Oddly enough, another Fox host claimed the opposite when she said, “It’s a tree that unites us, that brings us together. It is about the Christmas spirit, it is about the holiday season, it is about Jesus, it is about Hanukkah.” Whatever you think Christmas trees symbolize, it's hard to understand their connection to Hanukkah. Sure, there are secular winter solstice celebrations that include decorating a tree, and historically we have a lot dating back to Saturnalia. And you can certainly enjoy putting up a Christmas tree if you’re an atheist, or my Jewish mother. But we all need to acknowledge that the ubiquity of Christmas symbols in America ultimately serves Christian hegemony.
Last week, a woman in California sued a local public school when they refused to allow her to put a menorah up as part of their annual tree lighting ceremony (they told her she could put a menorah ornament on the Christmas tree, which is what?). Their argument was that a menorah was a clear religious symbol while a decorated lit tree in the middle of winter with ornaments was not. A federal district court sided with the school by citing precedent from the Supreme Court.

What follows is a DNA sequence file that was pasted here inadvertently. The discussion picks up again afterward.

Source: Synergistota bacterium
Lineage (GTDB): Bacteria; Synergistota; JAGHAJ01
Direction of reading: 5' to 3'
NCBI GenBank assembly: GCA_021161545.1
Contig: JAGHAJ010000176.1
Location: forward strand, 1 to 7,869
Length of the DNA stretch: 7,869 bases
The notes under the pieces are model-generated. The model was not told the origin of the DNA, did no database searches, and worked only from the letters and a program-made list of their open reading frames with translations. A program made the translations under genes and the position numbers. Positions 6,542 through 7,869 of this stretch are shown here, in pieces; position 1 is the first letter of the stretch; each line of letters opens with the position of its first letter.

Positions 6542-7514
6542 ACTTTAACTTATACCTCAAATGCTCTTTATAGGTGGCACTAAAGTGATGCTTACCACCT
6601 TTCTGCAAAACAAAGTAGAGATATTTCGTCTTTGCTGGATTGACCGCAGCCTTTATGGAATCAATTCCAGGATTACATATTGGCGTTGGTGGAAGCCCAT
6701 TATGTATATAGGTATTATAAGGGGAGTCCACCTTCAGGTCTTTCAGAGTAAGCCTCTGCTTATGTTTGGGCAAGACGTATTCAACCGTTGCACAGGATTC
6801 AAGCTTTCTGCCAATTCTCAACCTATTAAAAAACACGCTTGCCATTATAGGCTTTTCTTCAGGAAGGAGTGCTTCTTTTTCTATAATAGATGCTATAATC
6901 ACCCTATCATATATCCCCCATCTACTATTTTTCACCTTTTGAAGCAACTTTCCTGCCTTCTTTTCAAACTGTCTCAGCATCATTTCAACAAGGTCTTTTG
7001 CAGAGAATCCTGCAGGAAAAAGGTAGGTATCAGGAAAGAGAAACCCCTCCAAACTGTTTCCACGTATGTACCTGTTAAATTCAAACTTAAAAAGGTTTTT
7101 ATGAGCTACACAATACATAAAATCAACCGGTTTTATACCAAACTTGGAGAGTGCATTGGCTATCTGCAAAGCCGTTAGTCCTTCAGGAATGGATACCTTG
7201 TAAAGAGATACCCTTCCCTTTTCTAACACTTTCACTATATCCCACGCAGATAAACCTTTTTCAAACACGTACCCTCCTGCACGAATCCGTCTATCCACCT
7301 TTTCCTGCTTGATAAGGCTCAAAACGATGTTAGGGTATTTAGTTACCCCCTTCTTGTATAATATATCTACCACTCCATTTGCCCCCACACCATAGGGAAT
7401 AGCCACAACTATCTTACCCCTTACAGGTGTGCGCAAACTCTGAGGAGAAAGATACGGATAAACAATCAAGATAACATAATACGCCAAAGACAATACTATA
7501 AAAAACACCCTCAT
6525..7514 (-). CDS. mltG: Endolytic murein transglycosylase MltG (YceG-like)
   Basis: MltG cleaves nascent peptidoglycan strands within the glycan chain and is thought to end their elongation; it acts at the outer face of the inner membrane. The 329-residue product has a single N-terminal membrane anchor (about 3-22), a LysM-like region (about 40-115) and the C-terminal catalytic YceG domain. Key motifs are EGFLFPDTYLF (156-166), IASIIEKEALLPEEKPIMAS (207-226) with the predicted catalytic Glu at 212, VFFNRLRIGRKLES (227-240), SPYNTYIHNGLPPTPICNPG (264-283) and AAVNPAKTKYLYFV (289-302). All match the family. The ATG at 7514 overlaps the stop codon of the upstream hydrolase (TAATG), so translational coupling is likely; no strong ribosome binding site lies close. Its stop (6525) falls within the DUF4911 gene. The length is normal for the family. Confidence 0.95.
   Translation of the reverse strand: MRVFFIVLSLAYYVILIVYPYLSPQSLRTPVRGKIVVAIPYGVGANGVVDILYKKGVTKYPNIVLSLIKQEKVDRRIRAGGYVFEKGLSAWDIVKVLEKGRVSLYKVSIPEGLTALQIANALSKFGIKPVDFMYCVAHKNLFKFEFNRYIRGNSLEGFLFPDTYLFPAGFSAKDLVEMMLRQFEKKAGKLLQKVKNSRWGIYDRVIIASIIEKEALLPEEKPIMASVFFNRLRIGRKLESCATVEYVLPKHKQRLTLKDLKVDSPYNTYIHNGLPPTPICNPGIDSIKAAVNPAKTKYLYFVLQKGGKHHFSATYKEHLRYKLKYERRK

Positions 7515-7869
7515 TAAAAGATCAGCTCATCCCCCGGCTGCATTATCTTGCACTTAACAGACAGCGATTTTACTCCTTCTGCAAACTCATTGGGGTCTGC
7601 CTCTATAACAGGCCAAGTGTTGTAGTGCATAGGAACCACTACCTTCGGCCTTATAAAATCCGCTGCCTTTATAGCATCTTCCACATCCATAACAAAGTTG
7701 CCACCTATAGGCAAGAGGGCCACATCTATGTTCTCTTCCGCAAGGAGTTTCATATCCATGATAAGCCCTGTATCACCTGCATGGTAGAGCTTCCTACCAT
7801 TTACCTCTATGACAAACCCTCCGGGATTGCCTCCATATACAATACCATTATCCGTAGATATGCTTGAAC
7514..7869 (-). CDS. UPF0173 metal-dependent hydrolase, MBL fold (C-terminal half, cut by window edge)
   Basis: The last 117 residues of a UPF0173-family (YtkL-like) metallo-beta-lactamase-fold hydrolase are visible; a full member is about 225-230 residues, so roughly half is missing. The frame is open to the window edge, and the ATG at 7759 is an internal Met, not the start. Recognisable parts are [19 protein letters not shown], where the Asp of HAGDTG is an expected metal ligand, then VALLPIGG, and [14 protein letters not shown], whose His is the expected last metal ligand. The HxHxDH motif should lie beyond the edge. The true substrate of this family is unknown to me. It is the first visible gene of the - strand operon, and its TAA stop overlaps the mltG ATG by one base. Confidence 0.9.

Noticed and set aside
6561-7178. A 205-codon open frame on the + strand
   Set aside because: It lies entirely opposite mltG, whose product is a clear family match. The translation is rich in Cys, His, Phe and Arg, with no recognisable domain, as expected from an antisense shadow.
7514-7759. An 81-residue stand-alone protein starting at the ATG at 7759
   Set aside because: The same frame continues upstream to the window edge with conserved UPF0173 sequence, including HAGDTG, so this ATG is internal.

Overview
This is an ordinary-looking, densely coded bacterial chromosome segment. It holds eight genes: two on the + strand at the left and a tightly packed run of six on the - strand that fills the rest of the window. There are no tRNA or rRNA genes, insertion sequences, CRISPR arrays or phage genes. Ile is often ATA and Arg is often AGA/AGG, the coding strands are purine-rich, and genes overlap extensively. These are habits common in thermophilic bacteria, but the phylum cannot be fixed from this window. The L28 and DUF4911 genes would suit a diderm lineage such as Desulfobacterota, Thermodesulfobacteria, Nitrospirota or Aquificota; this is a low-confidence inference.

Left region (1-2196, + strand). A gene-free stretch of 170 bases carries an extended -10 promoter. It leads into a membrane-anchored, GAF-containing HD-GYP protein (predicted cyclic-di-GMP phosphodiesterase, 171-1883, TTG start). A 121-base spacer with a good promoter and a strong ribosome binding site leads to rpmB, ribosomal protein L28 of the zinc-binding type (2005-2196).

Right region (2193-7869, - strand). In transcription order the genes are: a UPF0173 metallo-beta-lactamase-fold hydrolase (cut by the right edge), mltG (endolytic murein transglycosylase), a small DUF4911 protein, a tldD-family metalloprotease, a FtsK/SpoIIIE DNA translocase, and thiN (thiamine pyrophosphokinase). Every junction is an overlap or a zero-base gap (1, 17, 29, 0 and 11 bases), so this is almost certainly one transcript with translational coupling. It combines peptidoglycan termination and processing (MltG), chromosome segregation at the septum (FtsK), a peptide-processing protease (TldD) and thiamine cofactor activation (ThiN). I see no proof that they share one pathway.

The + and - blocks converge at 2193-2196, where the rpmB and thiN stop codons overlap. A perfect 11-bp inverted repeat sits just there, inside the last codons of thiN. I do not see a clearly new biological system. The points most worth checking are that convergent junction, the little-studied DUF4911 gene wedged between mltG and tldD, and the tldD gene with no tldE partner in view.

You might be wondering why legal precedent supports putting up Christmas trees and only Christmas trees in public schools. And the answer is that the Supreme Court has ruled Christmas trees don’t violate the Establishment Clause … because they’re secular.
The Establishment Clause refers to the first clause of the First Amendment which reads: “Congress shall make no law respecting an establishment of religion.” For the first half of American history, that only applied to the federal government. There were many state-level laws that respected only Christianity or even only Protestantism. In the 19th century, states moved to disestablish state religion and in the 1940s the Supreme Court interpreted the Establishment Clause to apply to the states through the Fourteenth Amendment.
In 1971, the Supreme Court developed the “Lemon Test” to determine if a practice violates the Establishment Clause in Lemon v. Kurtzman. The court struck down a law that allowed reimbursement for teachers at Catholic schools. For a statute to be constitutional under the Establishment Clause, the statute must have a secular legislative purpose, its principal or primary effect must be one that neither advances nor inhibits religion and the statute must not foster an excessive entanglement with religion.